Understanding Contemporary Moral Issues from a Catholic Perspective ‘Withdrawal of life-sustaining medical treatment’.

Topics: Morality, Ethics, Euthanasia Pages: 5 (1622 words) Published: September 13, 2014
Understanding Contemporary Moral Issues from a Catholic Perspective ‘Withdrawal of life-sustaining medical treatment’.
“And the dust goes back to the earth as it was, and the spirit goes back to God who gave it”. (Ecclesiastes 12:7).

In order for me to comprehend and discuss the moral issue of withdrawal of life-sustaining medical treatment from a Catholic perspective, I needed to have an understanding of what Bioethics refers to. It is a shared reflective analysis and discussion of ethical issues in health care, health science, and health policies. It engages dialogue and thought from our society comprising of doctors, patients, scientists, politicians and the general public (What is Bioethics? 2014). Using Bioethics as a framework to discuss withdrawal of life, it helps us to realise the position the Catholic Church has adopted in its views and beliefs. .The Catholic Church wishes to trigger a deeper thinking regarding moral issues and offers practical help in moral decision making by encouraging us to think about the role of the Church in society from two distinct roles; that of Doctrinal and of Pastoral (Rev Dr. Joe Parkinson, personal communication, July 18, 2014). One of my duties as a teacher facilitating in a Catholic Education School is not only to identify what the Catholic Church doctrine upholds, but also to counsel and support those in need. The Catholic doctrinal view is that there needs to be a prohibition on euthanasia, because society may create a sub-class if we approve assisted death and what the Church offers is a development when bringing about a change of society’s mindset in which you offer palliative care and managed pain relief instead of looking at euthanasia as the only option (Dr. Joe Parkinson). The Church acknowledges that this is a challenge in an aging society, but we need to promote an environment that upholds the dignity of the sick, vulnerable and the aged. From a pastoral approach, the Catholic perspective is that decision making regarding values and morals is based on a process of identifying the options and choosing what is most important to us. The Catholic Church advocates discussion and examination of what is driving the decisions and what are the other values and factors at play. Saying this, the Catholic Church also realises that the choices are often not perfect and one very important point is to emphasise that the Church will never abandon someone based on differences of viewpoint and acknowledges that individuals may have come to a decision, knowing that is the best that they can do, having balanced the ethical and moral decisions in their conscience. The Catholic Church appreciates that as human beings we are not remote controlled Catholics. However, the Church also recognises it has to take a position regarding morality, a standpoint that asks us to recognise that we are responsible for our decisions and that they impact the bigger picture in regards to the community as a whole entity (Dr. Joe Parkinson), thus, reminding us that the Catholic Church teaches us to value life, promote and to protect life (Pontifical Council for Health Care Workers, 1995). The Church also promotes prayer and counsel to assist individuals in the decision making process and urges individuals to examine whether they feel the outcomes are acceptable before God. Saying this, the Church also understands that we need to be true to ourselves. Whilst our ethics, our reasoned choices, may often be intuitive, they allow us to make choices that make us accountable as individuals. These ethical choices expresses our values and our actions as well as our intentions, it essentially defines our values. In the issue of withdrawing life-support, it is quite possible to go about getting the right thing, but going about it in the wrong way. Morals and ethics challenge the thought that if it does not break the law; than it is acceptable. However, some lawful acts are not morally right. From a Catholic teaching...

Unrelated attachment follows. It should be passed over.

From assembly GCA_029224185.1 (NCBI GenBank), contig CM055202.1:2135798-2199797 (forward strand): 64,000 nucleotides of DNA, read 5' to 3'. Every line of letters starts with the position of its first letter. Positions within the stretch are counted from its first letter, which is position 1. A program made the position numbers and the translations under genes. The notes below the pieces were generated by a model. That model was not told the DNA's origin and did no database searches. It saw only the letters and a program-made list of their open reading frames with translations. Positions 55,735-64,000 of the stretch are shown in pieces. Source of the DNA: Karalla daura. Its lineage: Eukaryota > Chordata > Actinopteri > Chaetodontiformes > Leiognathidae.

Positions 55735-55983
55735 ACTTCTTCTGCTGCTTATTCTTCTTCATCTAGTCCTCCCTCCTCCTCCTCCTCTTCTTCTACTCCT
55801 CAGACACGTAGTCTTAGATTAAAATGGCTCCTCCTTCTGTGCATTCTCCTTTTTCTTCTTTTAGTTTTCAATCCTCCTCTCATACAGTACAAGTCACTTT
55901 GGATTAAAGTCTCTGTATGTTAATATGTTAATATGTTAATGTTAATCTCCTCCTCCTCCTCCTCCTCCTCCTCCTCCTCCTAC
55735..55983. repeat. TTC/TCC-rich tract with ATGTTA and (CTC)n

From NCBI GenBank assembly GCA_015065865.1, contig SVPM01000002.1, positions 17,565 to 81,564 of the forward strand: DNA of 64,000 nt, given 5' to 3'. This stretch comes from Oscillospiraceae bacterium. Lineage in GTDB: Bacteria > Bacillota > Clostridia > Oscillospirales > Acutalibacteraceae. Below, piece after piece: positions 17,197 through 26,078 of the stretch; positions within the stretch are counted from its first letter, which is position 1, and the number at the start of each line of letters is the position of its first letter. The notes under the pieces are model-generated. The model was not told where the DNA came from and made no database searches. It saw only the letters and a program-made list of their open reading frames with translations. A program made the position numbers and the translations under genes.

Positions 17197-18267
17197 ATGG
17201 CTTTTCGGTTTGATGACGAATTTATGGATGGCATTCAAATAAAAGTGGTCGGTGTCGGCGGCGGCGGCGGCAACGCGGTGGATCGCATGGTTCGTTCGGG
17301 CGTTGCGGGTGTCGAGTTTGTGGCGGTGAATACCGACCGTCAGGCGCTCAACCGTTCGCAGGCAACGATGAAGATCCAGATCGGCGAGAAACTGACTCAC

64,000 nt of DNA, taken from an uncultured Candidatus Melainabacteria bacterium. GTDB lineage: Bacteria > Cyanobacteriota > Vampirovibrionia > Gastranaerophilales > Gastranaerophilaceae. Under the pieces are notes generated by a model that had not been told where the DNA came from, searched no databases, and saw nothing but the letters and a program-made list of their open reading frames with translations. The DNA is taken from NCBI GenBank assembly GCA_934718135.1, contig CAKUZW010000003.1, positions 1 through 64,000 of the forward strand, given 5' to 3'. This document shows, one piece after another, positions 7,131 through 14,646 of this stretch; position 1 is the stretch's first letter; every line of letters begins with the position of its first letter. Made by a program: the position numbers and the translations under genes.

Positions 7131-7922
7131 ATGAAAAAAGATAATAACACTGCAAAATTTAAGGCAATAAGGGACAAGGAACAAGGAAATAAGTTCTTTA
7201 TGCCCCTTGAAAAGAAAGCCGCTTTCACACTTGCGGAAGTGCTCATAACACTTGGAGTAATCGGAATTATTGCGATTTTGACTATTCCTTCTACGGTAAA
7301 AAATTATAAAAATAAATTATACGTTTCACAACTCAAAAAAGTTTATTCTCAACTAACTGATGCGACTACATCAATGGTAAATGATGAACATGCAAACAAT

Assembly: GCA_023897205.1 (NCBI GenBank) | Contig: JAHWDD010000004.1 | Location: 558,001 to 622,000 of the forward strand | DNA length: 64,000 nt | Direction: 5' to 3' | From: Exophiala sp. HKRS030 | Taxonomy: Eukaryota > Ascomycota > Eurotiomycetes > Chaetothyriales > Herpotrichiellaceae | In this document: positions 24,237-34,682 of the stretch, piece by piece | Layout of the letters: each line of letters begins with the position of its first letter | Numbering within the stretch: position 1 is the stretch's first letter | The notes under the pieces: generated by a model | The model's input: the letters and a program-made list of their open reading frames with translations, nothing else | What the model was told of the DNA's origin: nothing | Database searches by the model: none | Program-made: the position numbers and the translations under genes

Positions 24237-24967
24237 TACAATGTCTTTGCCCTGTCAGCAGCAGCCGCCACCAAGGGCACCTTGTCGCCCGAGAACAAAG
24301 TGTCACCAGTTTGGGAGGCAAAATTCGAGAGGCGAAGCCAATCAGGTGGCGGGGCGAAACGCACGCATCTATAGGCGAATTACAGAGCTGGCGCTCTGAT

References: Assisted Suicide How the chattering classes have got it wrong. Christina Odone. 2010. Retrieved from http://www.bioethicsperth.org.au/Upload/39694762-Assisted-Suicide-How-the-chattering-classes-have-got-it-wrong[1].pdf
Catholic Health Australia
http://www.worldrtd.net/qanda/physician-assisted-suicide-same-euthanasia
Image retrieved Aug 8, 2014 from Google images.
What is Bioethics? Michigan State University. Centre for Ethics and Humanities in the Life Sciences. 2014 Retrieved from
http://www.bioethics.msu.edu/about/whatisbioethics
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